These are two obviously different situations of discomfort, but I think that they illustrate a certain amount of dependency upon the situation to answer the question. Today in class we talked about Swinburne’s The Triumph of Time, and for all the excess I think one of the things it shows rather well is the fact that perceptions of time may be altered by situational stimulus (“a fugitive pain” may be fleeting, but it sure as heck feels like forever). There are situations wherein discomfort can be dangerous (emotionally or physically), and lamenting the fact that we can’t hold on to those moments with more intensity seems a little… sadistic, honestly. Having said, there are also times where we need to put our phones down and quit posting pictures of Beatrix Potter’s garden so we can stop to smell the roses.

    So in the end I guess my answer is, “Yeah, there’s a sacrifice of individual liminal intensity for the Vine—but so what?” Moments are personal to begin with. How we deal with moments should be just as personal (even if that means sharing every moment publicly). Not everything needs to be a formative experience.

    (Sorry for the long reply, and doubly sorry if this doesn’t actually answer your question. Hope I waited long enough!)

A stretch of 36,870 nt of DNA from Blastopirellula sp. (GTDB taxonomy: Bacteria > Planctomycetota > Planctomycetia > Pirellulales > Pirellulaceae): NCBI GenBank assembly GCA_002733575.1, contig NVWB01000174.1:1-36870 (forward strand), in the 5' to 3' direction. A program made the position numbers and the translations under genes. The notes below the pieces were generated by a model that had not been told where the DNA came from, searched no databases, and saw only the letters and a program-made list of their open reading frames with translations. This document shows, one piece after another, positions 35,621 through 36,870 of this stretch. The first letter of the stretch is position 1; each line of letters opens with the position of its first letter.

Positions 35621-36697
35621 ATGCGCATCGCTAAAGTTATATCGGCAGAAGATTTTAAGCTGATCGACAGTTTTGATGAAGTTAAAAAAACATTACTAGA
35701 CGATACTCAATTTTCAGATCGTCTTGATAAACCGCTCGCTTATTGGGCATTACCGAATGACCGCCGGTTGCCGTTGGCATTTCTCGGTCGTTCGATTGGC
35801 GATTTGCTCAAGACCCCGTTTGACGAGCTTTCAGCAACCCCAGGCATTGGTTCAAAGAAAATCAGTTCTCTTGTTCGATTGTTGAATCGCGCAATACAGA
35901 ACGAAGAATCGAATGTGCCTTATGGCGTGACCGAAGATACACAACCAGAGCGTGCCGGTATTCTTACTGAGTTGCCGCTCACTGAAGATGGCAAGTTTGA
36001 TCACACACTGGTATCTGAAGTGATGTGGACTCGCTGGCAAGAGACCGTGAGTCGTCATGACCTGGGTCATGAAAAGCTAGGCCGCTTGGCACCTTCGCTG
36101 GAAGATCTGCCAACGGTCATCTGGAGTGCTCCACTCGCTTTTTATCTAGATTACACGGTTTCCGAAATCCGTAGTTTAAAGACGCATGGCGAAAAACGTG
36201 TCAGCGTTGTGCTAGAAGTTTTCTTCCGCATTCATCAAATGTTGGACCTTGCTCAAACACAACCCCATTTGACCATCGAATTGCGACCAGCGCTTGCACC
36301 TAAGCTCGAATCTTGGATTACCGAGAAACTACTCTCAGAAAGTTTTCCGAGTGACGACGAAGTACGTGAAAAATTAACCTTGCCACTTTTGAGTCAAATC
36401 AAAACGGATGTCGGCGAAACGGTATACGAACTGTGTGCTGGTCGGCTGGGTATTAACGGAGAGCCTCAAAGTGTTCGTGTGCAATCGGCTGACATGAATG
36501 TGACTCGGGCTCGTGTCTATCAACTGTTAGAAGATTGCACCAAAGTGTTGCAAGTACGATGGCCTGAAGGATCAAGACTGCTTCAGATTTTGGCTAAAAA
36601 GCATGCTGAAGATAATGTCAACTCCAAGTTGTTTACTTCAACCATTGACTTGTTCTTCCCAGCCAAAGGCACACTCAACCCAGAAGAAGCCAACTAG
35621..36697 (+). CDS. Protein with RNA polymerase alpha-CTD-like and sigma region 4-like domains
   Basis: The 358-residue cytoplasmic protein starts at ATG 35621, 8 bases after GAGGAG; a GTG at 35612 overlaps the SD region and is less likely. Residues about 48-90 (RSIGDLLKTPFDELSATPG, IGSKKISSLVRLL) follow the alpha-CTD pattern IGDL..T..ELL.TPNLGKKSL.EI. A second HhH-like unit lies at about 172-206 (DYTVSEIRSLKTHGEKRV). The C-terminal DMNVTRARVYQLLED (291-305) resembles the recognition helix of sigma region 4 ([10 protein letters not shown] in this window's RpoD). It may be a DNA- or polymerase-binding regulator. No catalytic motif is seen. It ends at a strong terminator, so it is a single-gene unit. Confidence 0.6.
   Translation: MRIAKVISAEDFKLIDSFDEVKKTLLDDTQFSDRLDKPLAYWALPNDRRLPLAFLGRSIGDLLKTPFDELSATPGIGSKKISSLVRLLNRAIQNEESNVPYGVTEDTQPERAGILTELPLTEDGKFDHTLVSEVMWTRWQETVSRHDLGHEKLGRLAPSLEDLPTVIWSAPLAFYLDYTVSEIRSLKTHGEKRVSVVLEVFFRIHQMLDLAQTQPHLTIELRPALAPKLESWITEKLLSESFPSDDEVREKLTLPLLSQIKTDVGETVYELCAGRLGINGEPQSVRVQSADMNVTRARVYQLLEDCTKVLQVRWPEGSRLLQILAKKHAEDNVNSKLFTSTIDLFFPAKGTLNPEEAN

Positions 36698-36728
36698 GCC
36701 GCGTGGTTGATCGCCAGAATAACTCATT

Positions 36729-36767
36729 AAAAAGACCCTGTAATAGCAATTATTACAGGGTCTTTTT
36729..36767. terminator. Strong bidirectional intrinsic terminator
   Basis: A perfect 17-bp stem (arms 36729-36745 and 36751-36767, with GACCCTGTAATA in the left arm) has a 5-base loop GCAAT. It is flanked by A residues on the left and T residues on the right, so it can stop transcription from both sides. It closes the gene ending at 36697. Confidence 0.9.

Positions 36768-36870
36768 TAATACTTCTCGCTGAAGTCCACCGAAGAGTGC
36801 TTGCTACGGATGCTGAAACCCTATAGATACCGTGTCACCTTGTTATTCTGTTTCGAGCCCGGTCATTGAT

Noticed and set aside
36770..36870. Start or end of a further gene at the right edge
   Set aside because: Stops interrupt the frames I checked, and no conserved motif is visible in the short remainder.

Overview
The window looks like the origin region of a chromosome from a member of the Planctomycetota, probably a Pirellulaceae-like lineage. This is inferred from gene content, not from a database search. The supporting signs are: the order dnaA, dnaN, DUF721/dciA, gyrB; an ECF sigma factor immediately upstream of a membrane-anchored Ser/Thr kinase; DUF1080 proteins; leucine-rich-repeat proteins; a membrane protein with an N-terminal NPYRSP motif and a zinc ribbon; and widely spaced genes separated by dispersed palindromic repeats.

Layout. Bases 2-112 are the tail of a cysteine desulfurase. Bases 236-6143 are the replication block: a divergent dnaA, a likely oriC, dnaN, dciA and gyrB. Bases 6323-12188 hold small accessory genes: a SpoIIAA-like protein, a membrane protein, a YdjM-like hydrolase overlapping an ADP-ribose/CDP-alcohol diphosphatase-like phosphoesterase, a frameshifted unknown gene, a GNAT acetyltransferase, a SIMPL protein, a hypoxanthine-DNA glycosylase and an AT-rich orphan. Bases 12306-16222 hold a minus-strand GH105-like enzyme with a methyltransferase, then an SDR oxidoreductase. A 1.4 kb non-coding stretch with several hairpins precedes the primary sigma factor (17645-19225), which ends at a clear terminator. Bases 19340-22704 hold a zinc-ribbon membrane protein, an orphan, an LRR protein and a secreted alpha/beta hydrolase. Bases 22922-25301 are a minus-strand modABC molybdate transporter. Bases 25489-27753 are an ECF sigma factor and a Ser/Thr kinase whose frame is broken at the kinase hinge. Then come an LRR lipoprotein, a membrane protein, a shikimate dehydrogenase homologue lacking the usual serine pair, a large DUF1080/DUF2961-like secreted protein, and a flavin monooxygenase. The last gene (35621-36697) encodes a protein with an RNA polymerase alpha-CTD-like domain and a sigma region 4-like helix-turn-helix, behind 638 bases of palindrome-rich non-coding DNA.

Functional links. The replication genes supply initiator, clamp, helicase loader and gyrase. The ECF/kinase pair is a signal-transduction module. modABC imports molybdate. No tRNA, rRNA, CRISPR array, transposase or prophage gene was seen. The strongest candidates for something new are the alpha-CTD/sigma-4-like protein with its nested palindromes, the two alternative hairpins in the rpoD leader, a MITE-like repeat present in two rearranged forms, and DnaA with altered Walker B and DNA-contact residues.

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  3. These are engaging, and challenging questions. I especially like the OP’s reference back to our class on Swinburne’s “The Triumph of Time.” As you can probably tell by now, I’m committed to thinking about the Victorians as a reflection of our own present moment (or vice versa). Our questions today about the flattening of experience resulting from social media and our collective need to be online are not that different from questions asked by the Victorians. Think, for example, of that passage from Hardy’s Tess that we discussed on Tuesday. Hardy’s narrator observes that the modern penchant for long views has reduced immediate experiences or emotions to a “monotonous average.” I remember reading recently a think-piece online about the need today to rediscover or return to rituals as a central feature of our lives today. I’m not a big fan of rituals by any means, but I must admit that there’s some validity to this way of thinking. Rituals of all kinds introduce a kind of permanence in the world, but they also allow for deep contemplation and liminality.

    By the way, let’s see if we can develop some of these ideas in your final research essays this semester. Also, why not work some of these ideas into a proposal for the English department’s student conference next February.